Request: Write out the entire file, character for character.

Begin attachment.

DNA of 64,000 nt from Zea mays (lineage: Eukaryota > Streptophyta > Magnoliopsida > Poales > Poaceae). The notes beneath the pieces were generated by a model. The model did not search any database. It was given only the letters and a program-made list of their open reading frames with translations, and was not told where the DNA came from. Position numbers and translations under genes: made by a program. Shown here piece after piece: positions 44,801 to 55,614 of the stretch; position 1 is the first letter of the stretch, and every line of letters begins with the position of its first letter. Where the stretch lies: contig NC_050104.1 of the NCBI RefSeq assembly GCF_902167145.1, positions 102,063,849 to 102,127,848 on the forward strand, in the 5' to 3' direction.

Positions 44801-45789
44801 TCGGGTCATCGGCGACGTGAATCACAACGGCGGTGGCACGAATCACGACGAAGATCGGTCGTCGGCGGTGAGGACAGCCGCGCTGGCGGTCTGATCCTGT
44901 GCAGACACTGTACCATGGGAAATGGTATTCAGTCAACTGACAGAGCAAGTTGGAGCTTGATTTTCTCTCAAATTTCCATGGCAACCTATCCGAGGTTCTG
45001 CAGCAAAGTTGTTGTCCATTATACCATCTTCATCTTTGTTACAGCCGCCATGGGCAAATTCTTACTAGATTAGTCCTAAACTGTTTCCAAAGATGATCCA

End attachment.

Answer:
DNA of 64,000 nt from Zea mays (lineage: Eukaryota > Streptophyta > Magnoliopsida > Poales > Poaceae). The notes beneath the pieces were generated by a model. The model did not search any database. It was given only the letters and a program-made list of their open reading frames with translations, and was not told where the DNA came from. Position numbers and translations under genes: made by a program. Shown here piece after piece: positions 44,801 to 55,614 of the stretch; position 1 is the first letter of the stretch, and every line of letters begins with the position of its first letter. Where the stretch lies: contig NC_050104.1 of the NCBI RefSeq assembly GCF_902167145.1, positions 102,063,849 to 102,127,848 on the forward strand, in the 5' to 3' direction.

Positions 44801-45789
44801 TCGGGTCATCGGCGACGTGAATCACAACGGCGGTGGCACGAATCACGACGAAGATCGGTCGTCGGCGGTGAGGACAGCCGCGCTGGCGGTCTGATCCTGT
44901 GCAGACACTGTACCATGGGAAATGGTATTCAGTCAACTGACAGAGCAAGTTGGAGCTTGATTTTCTCTCAAATTTCCATGGCAACCTATCCGAGGTTCTG
45001 CAGCAAAGTTGTTGTCCATTATACCATCTTCATCTTTGTTACAGCCGCCATGGGCAAATTCTTACTAGATTAGTCCTAAACTGTTTCCAAAGATGATCCA